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Here's Why Leaks Are Bad For The Videogame Industry

Here's Why Leaks Are Bad For The Videogame Industry

If you’re anything like me, and you’ve spent a lot of time on the internet following the latest gaming news on your favourite social media sites, then you’ve almost certainly heard of the infamous and much-discussed videogame leak. A leak can come from various sources, but they’re usually shared by industry insiders and popular YouTubers that often hear about a game’s delay or spicy rumour which dominates the headlines for a few days. It’s not that these things are anything terrible because, of course, we like to keep our ears peeled to the rumour mill — that’s just human nature, ya know? However, several issues arise from a leak being shared on the internet, regardless of its size or popularity.

For example, one of the best parts about the lead-up to a game’s release is all the mystery surrounding it. This, of course, depends on your tolerance towards spoilers before a title is released. Still, you can’t deny that many people prefer to go into an experience knowing as little as possible. So, by leaking an entire videogame for all to see (such as the latest The Lord of the Rings: Gollum), you’re ruining the possibility of a spoiler-free playthrough for many people and potentially ruining the developer’s life’s work. To be fair, it’s your choice whether you want to look at that stuff or not, but even if you don’t, it’s still there, and that thought will always be in your head, leading to the game being spoiled anyways. If you have all that power, why not keep it to yourself until some time has passed since the official release? I know that’s a lot to ask, and I’m aware of the human desire to be the first to do something, but at least think about the consequences for once.

Do you remember The Legend of Zelda: Tears of the Kingdom leak that happened a few weeks ago? A highly anticipated sequel to one of the highest-rated videogames in a long while was ruined for tons of people due to pirates who somehow managed to get access to an illegitimate copy. Fans had been waiting for it for over six years, but that lead-up was tainted because some people wanted internet clout. Even if Nintendo’s reluctance to share details beyond what it had been sharing since its announcement was partly why the leak happened in the first place, leakers and pirates who do this stuff should still face consequences that are beyond just some insignificant DMCA strikes.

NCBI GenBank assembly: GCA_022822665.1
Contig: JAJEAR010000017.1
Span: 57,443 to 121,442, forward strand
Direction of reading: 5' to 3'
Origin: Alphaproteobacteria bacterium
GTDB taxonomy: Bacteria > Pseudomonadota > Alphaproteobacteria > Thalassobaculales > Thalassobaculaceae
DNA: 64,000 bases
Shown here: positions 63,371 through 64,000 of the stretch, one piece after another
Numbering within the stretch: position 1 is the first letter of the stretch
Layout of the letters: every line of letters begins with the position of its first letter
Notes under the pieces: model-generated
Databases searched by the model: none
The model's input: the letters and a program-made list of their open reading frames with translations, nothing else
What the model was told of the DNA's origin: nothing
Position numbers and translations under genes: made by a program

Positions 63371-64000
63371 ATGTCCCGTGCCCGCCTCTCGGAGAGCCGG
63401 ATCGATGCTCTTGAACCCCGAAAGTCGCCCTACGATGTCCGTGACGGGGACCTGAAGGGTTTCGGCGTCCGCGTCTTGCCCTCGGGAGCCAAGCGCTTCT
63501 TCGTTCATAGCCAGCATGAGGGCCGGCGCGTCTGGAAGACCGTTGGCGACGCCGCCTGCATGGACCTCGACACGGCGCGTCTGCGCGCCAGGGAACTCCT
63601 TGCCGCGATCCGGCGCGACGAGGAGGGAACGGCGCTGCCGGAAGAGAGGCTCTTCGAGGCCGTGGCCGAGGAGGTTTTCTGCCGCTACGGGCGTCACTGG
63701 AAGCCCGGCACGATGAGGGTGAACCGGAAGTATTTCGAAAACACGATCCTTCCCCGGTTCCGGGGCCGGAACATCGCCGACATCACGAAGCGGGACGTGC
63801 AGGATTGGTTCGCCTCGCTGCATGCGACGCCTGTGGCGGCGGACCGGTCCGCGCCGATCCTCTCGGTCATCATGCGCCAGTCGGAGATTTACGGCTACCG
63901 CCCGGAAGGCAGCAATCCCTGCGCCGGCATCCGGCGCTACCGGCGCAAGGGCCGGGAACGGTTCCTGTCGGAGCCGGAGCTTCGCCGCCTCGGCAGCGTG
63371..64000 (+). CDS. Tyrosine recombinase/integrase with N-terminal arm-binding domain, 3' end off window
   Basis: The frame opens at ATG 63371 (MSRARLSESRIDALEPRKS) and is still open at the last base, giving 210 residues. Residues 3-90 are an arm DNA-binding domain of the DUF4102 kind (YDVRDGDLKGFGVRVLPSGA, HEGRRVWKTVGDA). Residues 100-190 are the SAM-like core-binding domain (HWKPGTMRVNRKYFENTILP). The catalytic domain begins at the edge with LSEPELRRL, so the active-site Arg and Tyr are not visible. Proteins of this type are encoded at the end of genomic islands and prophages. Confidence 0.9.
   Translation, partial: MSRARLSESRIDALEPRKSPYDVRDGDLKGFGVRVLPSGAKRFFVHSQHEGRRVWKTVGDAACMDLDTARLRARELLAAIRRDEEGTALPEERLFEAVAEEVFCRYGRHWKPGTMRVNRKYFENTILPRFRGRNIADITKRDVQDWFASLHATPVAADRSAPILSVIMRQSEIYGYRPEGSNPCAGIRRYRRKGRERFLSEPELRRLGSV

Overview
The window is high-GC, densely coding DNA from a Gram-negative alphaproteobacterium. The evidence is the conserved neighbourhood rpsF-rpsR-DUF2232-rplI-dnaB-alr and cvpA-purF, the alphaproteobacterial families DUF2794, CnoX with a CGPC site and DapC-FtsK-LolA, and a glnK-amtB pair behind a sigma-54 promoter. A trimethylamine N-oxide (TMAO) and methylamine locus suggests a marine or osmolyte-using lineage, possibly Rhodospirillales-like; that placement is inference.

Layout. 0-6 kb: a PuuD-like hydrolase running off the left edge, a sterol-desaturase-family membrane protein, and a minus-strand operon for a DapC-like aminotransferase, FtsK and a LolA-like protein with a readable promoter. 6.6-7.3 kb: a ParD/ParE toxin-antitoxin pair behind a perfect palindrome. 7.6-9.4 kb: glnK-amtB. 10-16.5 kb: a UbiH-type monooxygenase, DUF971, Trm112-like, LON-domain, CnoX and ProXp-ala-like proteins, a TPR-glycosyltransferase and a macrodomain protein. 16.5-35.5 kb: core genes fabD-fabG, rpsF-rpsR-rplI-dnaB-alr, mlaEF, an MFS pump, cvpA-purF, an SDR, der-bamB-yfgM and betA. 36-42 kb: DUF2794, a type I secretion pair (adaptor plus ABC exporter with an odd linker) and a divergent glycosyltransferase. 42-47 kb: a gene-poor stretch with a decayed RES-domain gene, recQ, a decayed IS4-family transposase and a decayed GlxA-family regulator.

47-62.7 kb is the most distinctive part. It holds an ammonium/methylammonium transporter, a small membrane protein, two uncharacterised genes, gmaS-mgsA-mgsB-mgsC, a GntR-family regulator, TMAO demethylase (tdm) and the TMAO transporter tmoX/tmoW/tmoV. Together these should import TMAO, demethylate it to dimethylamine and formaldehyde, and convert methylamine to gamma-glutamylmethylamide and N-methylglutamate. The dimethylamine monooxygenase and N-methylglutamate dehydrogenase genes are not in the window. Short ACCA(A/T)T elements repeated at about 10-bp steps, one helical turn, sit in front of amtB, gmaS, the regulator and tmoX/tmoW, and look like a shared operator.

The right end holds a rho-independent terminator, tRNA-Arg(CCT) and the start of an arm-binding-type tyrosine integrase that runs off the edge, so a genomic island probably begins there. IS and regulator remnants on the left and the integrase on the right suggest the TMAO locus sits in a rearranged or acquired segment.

There is also the issue of games potentially being delayed due to leaks, as developers may want to retool their projects after they had been shown to the world before they were ready. We have no way of knowing for sure, but if you put yourself in the shoes of a developer who has spent the last five years working on a videogame only to have the entire thing leak way before it’s ready to be shown, then wouldn’t you want to make some changes to it, too? The element of surprises is crucial to a title’s success. For example, Grand Theft Auto VI, which was shared years before its official release date, forced Rockstar Games to either change minor plot details or start from scratch, depending on how upper management felt about the security breach. Game developers are artists, too, and if art is their passion, then it must feel horrible to have their life’s passion spread around the world like that. Think about something you’ve made in your life that you feel passionate about — would you want someone you’ve never met to hate on it before you were even close to finishing it? I don’t think so.

This is a highly contested and incredibly complicated topic, so this article only scratches the surface of the issue. At the end of the day, it would be nice to go into a game’s release without any significant leaks so we can all enjoy it the same way without the fear of arguments or spoilers. Or maybe you want leaks? That’s fine. But even if you do, then you have to at least agree that fans and game developers shouldn’t have to go through the added stress of having to decide if they want to ruin their favourite pastime or stay off social media all because someone couldn’t until the official release and just had to ruin it for others. Leaks create an unnecessary dilemma, potentially affecting the videogames they’re related to and tarnishing someone’s life, work and passion. And they’re not a fun time, either…

Jon Wilson

Jon Wilson

Staff Writer

Lover of dogs, video games, and Fall.

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